Pivac must learn the lessons of a wasted window

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Wales’ 2020 autumn campaign probably won’t be one to look back on at any time in the future and reminisce over what great times they were. In fact, it may well be forgotten in a hurry.

With fans locked out and the Principality Stadium out of action, Wayne Pivac’s men struggled around a deathly silent Parc y Scarlets, failing to meet the challenge of Scotland in a Six Nations dead rubber and England in the uninspiring Autumn Nations Cup, as well as falling to France and Ireland at empty stadiums in Paris and Dublin, respectively.

Wins against Georgia and Italy mean any losing streaks are over and bookend the year nicely, but there’s no getting away from the fact that the last two months have been a real disappointment for Wales, and questions are rightly being asked.

Going into the autumn I was looking forward to seeing a development of the style of play that Wayne Pivac and Stephen Jones were looking to introduce in attack, with flashes shown during the first part of the Six Nations, as well as new faces being properly blooded with attention turning to the 2023 Rugby World Cup.

Unfortunately, team selections have consistently baffled me as Pivac has stuck with a number of players of the previous era who are unwilling or unable to adapt to the new style, whether that’s due to inability to cut through player power, a sense of loyalty to players attempting to get on the Lions tour next summer, or pressure to get results. Whatever it is, it has done the new head coach no favours.

By selecting players without the skillset needed to play the faster and wider attacking style this new era will be under-pinned by, Wales have become stuck in a no-man’s land, looking disjointed and lost, with supporters left regularly questioning what the game plan is, or even if there is one.

The need to change the style of play was clear. To put it simply, we would never have won a World Cup playing the way Warren Gatland had us set up. It was just too attritional, and resulted in us getting knocked out in 2015 and 2019 due to having squads that were depleted by the quarter-final and semi-final stages.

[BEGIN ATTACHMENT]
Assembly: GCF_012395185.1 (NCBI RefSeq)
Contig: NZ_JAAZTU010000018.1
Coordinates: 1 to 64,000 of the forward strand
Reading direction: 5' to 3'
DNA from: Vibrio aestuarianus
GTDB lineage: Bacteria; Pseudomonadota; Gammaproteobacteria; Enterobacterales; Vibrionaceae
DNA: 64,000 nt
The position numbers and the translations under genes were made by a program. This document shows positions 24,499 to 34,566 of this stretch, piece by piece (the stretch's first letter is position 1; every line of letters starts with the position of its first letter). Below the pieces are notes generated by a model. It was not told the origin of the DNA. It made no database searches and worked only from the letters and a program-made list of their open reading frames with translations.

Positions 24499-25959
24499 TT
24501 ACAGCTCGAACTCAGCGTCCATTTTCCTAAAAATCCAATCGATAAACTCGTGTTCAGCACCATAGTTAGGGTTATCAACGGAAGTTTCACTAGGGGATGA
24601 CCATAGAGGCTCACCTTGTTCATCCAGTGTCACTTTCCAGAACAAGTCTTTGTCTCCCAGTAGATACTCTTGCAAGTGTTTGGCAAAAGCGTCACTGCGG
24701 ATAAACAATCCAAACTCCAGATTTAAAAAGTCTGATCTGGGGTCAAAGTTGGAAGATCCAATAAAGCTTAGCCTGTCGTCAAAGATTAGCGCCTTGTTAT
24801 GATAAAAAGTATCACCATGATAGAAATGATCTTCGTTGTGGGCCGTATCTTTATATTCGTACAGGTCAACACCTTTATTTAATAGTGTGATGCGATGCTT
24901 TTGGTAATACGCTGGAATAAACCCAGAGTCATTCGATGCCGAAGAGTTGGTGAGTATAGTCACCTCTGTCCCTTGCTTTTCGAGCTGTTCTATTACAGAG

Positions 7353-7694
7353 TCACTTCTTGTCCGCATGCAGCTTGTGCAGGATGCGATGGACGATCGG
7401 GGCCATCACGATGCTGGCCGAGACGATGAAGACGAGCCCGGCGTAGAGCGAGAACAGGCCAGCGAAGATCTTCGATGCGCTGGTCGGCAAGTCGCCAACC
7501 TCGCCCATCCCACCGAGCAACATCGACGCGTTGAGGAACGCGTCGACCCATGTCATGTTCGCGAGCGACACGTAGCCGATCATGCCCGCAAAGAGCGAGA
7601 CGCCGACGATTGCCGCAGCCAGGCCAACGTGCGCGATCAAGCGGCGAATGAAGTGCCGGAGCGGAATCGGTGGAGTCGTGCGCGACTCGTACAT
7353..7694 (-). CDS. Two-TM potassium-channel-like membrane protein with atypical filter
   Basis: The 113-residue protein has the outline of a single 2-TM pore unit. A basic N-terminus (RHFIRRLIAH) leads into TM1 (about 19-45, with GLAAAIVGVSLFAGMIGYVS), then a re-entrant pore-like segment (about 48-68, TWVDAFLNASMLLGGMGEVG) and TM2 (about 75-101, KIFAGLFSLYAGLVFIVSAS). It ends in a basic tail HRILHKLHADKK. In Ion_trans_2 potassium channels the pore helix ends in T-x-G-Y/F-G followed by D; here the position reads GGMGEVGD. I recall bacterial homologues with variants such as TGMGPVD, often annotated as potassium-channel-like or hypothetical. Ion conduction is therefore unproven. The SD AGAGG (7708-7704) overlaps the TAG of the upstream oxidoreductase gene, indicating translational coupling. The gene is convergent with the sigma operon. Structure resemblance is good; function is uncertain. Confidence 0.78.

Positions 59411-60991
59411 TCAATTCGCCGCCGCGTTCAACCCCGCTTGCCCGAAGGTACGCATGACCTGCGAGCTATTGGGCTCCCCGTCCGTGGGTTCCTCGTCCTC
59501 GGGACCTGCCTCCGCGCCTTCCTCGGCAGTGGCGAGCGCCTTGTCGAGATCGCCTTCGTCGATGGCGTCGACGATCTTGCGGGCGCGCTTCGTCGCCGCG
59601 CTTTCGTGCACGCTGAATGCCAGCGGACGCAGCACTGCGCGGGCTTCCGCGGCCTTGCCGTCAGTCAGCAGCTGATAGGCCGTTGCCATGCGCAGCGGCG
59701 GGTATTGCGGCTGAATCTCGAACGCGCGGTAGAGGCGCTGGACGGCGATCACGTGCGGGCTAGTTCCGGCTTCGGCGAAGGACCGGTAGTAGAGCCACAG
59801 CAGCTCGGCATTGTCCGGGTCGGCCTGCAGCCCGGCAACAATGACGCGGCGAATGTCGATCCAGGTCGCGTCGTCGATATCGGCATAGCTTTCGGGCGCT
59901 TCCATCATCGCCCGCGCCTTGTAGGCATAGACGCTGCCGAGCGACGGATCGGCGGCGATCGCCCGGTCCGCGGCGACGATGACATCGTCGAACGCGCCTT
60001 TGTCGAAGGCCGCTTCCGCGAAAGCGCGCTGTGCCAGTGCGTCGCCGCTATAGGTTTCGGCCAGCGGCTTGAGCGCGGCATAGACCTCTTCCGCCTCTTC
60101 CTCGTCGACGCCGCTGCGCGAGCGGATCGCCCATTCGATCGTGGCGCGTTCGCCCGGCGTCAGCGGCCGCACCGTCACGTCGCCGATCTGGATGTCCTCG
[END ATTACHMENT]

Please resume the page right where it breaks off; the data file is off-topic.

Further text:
It was always going to take time to shift the mentality after 12 years of rugby based on a strong defence, a good kicking game and physical carrying, without much creativity or the requirement to heads-up rugby. It was structured to within an inch of it’s life, relying on players putting their bodies on the line to put relentless pressure on the opposition.

What would speed that along though is selecting players that suited the new style, not picking players aged 29 or over who have spent their entire international careers playing one way and with little or no chance of taking the field in a Wales jersey at France 2023.

Would we still have lost to France, England and Ireland? Probably, but at least it would have been a development step for new faces in the squad. There could have been more flashes of the new game plan, and plenty of learning points going into the 2021 Six Nations during which we could have been competitive.

Where we find ourselves now is having seen the only flashes of the new game plan against Georgia and Italy. It has not gone up against either of three aforementioned sides, nor have many of the new faces or combinations that will take us forward over the next few years. The tight five at the scrum, the lineout, the back row defensively, the half-backs in attack, the centre partnership. None are settled.

Wayne Pivac’s style is untested, and worse, he has no idea what his best XV is. The upcoming Six Nations will still be about development, as will the summer tour during the Lions’ time in South Africa, so we will not be competitive until next autumn, and even that relies on the head coach’s team selection.

At the moment I am still just in the ‘give him more time’ camp. The attacking shape and variation in the last quarter against Italy, for example, gives great hope for what Wales can achieve. If February comes around and we’re still seeing Dan Biggar at fly-half, for example, I will be forced into the ‘Pivac out’ camp, and he will only have himself to blame if we once again struggle results-wise.

Players like Rhys Carre, Sam Parry, Dillon Lewis, Leon Brown, Seb Davies, Shane Lewis-Hughes, Ollie Griffiths, Tomos Williams, Callum Sheedy, Jarrod Evans, Rhys Patchell, Owen Watkin, Johnny Williams, Louis Rees-Zammit and Ioan Lloyd are the present and the future.

These are the selections that will ensure we are competitive in the short-term and develop on to 2023 under Pivac.

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